Tourist Destinations

Ajanta Ellora Caves

Location: From Aurangabad: - Ajanta-100km, Ellora-30km
Built in:-Ajanta Caves (200BC to 650AD),Ellora (350AD to 700AD)
Discovered By: - John Smith in 1819
Best Time To visit :  Anytime of the year

History of Ajanta and Alora Caves

The Ajanta and Ellora caves are two famous tourist destinations in India. These caves are cut out of the rocks, by hand. There are 29 caves at Ajanta and 34 caves at Ellora. These caves were founded by John Smith a British Army Officer in 1819 while he was on hunting expedition. Ajanta has been designated as World heritage site. The Ajanta Caves are the perfect example of the brilliance of the Buddhist art and architecture. The Ajanta Caves stand for the entire evolution of the Buddhist architecture. The caves were cut out of the volcanic lava of the Deccan. The caves are in a wooded and rugged horseshoe-shaped ravine about 3½ km from the village of Ajanta.

The Buddhist architecture at Ajanta comprises of two forms - the Chaitya or prayer hall and the Vihara or monastery. Out of the total of 30 caves, 5 are prayer halls while the remaining 25 are monasteries. The construction of the caves can be divided into two phases - the Hinayana Phase and the Mahayana Phase. The Hinayana Phase includes 2 chaitya halls and 4 viharas while the Mahayana Phase has 3 chaityas and 11 viharas.

The Hinayana is the first phase. At Ajanta the cave numbers 9, 10, 12, 13 and 15A were excavated during this phase. The Mahayana Phase is the second phase which depicts the tradition of Buddhism through paintings and carvings. This phase is also called as Vakataka phase as the place was ruled by the kingdom Vakatakas of Vatsagulma branch. There were two Chaitya-grihas excavated in the Hinayana phase (9 and 10). Caves 12, 13, and 15A of this phase are viharas. The chaitya-grihas excavated in the Vakataka or Mahayana phase that is caves 19, 26, and 29. The maximum size of the Vihara’s is about 52 feet (16 m). They are often square-shaped.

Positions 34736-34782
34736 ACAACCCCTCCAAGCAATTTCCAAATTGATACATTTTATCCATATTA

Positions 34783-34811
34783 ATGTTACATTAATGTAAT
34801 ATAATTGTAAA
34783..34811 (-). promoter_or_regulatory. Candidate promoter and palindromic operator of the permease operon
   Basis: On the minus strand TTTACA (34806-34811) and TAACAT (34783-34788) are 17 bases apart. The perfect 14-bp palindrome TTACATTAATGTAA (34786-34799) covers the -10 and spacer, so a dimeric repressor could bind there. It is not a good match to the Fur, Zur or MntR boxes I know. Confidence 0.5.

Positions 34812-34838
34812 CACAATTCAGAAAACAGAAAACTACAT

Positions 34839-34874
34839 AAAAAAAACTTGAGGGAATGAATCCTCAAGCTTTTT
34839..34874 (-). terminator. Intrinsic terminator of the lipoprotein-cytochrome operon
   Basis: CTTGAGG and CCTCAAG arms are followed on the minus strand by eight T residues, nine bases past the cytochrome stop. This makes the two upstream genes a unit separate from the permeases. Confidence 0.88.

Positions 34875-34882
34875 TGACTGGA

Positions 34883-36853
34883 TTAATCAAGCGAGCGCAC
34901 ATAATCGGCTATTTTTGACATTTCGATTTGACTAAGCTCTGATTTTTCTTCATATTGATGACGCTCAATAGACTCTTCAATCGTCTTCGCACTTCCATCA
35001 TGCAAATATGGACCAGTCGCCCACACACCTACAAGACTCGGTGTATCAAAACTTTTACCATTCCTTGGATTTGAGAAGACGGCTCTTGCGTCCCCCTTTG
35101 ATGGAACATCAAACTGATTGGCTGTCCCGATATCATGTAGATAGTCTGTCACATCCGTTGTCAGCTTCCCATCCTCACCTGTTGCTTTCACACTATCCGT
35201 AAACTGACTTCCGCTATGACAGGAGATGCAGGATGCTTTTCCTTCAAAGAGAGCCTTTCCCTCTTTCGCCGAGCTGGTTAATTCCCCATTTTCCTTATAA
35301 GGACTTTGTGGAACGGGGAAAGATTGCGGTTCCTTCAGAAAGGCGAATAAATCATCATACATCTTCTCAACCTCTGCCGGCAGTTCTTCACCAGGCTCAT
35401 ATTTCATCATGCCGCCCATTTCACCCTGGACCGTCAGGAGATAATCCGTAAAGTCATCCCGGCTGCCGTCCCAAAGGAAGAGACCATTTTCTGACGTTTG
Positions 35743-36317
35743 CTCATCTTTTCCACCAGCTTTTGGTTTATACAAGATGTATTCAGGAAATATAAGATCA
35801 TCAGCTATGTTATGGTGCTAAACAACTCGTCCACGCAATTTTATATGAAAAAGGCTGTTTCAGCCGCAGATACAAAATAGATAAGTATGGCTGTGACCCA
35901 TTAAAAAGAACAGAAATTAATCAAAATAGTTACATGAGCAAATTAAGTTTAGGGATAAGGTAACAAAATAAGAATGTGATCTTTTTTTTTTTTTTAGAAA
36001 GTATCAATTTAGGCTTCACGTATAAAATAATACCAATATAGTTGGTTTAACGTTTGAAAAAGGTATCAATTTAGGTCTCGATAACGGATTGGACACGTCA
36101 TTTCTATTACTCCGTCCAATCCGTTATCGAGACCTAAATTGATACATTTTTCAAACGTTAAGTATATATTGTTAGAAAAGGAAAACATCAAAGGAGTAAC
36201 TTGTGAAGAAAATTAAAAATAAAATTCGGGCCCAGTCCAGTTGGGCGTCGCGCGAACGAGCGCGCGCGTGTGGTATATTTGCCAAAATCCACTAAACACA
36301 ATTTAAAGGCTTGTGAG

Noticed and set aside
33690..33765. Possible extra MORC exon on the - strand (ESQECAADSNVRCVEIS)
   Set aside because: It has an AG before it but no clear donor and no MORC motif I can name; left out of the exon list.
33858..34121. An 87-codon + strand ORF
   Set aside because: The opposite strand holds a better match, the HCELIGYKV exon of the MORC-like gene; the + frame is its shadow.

Ajanta Caves

CAVE 1: The design pattern on the doorways of the caves seems to be derived from the doorways of other temples in India. There are many auspicious motifs on the doorways of the cave.

Great Buddha Image, Goddess, Cherubic Dwarf, The Bodhisattva, Four Deer with a common Head, Bodhisattva Padmapani, Vajrapani, The Lovers, Dark Princess, Dancing Girl, Princess Reclining By a Pillar, A maid in a sad Mood, Persian Embassy, The Golden Geese, Pink Elephant, Bull Fight.

CAVE 2: The walls of the Cave 2 show the painting of Thousand Buddha’s, it is a large painting. Women on a Swing: The rhythmic movement of the princess starting off the movement on the swing is on the wall of the right hand corridor. The innocent face and the bursting youth of the girl, shows the change Buddhist idea of the 5th century A.D. that physical vitality itself leads ultimately to illumination.

CAVE 4: The making of Cave 4 has begun at the time of cave 17, but it was not completed, because there are some faults in the rocks. There are large unfinished Buddha images. There is a goddess at the upper left corner of the entrance of the doorway with a flowering tree above her.